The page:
Institutions for Intuitive Man
By its critics, the rational choice model is routinely accused of being unrealistic. One key objection has it that, for all nontrivial problems, calculating the best response is cognitively way too taxing, given the severe cognitive limitations of the human mind. If one confines the analysis to consciously controlled decision-making, this criticism is certainly warranted. But it ignores a second mental apparatus. Unlike conscious deliberation, this apparatus does not work serially but in parallel. It handles huge amounts of information in almost no time. It only is not consciously accessible. Only the end result is propelled back to consciousness as an intuition. It is too early to decide whether the rational choice model is ultimately even descriptively correct. But at any rate institutional analysts and institutional designers are well advised to take this powerful mechanisms seriously. In appropriate contexts, institutions should see to it that decision-makers trust their intuitions. This frequently creates a dilemma. For better performance is often not the only goal pursued by institutional intervention. Accountability, predictability and regulability are also desired. Sometimes, clever interventions are able to get them both. Arguably, the obligation to write an explicit set of reasons for a court decision is a case in point. The judge is not obliged to report the mental processes by which she has taken her decision. Justification is only ex post control. Intuitive decision-making is even more desirable if the underlying social problem is excessively complex (NP hard, to be specific), or ill-defined. Sometimes, it is enough for society to give room for intuitive decision-making. For instance, in simple social dilemmas, a combination of cheater detection and punishing sentiments does the trick. However, intuition can be misled. For instance, punishing sentiments are triggered by a hurt sense of fairness. Now in more complex social dilemmas, there are competing fairness norms, and people intuitively choose with a self-serving bias. In such contexts, institutions must step in so that clashing intuitions do not lead to social unrest.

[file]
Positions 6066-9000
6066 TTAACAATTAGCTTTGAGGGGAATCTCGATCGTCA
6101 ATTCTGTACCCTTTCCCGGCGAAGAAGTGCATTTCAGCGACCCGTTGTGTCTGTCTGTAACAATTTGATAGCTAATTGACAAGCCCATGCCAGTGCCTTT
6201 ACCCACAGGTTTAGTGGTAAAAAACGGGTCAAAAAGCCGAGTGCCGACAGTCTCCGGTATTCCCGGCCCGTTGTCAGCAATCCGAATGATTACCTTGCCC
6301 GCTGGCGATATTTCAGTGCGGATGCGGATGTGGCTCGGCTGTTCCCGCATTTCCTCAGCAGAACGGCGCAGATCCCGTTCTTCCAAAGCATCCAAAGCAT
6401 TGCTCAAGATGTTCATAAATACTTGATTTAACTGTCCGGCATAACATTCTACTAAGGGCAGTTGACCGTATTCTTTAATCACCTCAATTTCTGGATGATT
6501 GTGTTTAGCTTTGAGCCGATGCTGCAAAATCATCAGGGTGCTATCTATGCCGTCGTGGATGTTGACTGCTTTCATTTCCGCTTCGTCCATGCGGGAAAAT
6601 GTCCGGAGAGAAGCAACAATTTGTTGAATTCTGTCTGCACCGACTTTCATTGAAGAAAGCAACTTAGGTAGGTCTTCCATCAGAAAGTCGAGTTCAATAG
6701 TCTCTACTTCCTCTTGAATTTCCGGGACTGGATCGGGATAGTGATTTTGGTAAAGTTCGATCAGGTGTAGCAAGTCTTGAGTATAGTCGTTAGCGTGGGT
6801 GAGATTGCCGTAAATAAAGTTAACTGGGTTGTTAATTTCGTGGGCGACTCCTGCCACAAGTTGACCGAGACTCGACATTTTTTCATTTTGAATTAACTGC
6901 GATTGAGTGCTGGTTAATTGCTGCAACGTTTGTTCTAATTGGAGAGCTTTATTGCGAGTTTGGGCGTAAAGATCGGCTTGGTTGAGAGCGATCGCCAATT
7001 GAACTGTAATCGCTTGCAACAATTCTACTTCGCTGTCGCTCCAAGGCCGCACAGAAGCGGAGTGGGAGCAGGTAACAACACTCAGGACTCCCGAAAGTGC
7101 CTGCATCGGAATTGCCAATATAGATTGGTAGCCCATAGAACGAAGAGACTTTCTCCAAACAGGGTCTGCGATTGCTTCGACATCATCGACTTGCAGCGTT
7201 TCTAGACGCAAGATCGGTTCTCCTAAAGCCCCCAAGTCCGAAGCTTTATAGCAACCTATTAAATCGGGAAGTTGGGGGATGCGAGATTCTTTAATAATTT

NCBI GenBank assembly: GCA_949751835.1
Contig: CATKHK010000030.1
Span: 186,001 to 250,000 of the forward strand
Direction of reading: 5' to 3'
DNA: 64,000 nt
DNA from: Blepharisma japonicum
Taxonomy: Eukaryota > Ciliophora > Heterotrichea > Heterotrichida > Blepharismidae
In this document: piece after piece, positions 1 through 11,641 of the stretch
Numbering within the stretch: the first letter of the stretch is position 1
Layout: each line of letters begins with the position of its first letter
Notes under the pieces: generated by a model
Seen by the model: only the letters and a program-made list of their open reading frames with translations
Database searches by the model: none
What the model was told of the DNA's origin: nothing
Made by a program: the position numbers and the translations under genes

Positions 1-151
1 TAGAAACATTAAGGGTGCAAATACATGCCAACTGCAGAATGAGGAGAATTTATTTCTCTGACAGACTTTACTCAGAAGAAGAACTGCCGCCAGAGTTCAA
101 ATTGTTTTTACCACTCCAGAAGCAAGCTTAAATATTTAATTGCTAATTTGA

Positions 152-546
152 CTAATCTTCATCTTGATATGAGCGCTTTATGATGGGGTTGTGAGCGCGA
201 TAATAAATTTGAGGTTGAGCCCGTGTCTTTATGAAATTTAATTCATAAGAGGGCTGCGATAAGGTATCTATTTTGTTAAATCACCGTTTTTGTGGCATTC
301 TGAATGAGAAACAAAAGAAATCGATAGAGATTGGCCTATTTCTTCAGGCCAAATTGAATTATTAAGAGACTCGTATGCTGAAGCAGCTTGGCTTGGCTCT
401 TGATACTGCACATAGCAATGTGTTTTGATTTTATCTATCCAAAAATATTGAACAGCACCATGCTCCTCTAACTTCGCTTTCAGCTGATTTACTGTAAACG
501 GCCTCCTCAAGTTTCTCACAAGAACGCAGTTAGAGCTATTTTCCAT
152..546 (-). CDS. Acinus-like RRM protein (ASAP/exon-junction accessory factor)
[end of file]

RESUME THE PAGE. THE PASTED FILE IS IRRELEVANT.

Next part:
|Date of creation:||Aug 2007|
|Contact details of provider:|| Postal: Kurt-Schumacher-Str. 10 - D- 53113 Bonn|
Phone: +49-(0)228 / 91416-0
Fax: +49-(0)228 / 91416-55
Web page: http://www.coll.mpg.de/
More information through EDIRC
References listed on IDEAS
Please report citation or reference errors to , or , if you are the registered author of the cited work, log in to your RePEc Author Service profile, click on "citations" and make appropriate adjustments.:
- Hoffman, Elizabeth & McCabe, Kevin A & Smith, Vernon L, 1998. "Behavioral Foundations of Reciprocity: Experimental Economics and Evolutionary Psychology," Economic Inquiry, Western Economic Association International, vol. 36(3), pages 335-352, July.
- Reinhard Selten & Michael Mitzkewitz & Gerald R. Uhlich, 1997.
"Duopoly Strategies Programmed by Experienced Players,"
Econometric Society, vol. 65(3), pages 517-556, May.
- Selten,Reinhard & Mitzkewitz,Michael & Uhlich,Gerald, "undated". "Duopoly strategies programmed by experienced players," Discussion Paper Serie B 106, University of Bonn, Germany.
- Simon Gachter & Ernst Fehr, 2000. "Cooperation and Punishment in Public Goods Experiments," American Economic Review, American Economic Association, vol. 90(4), pages 980-994, September.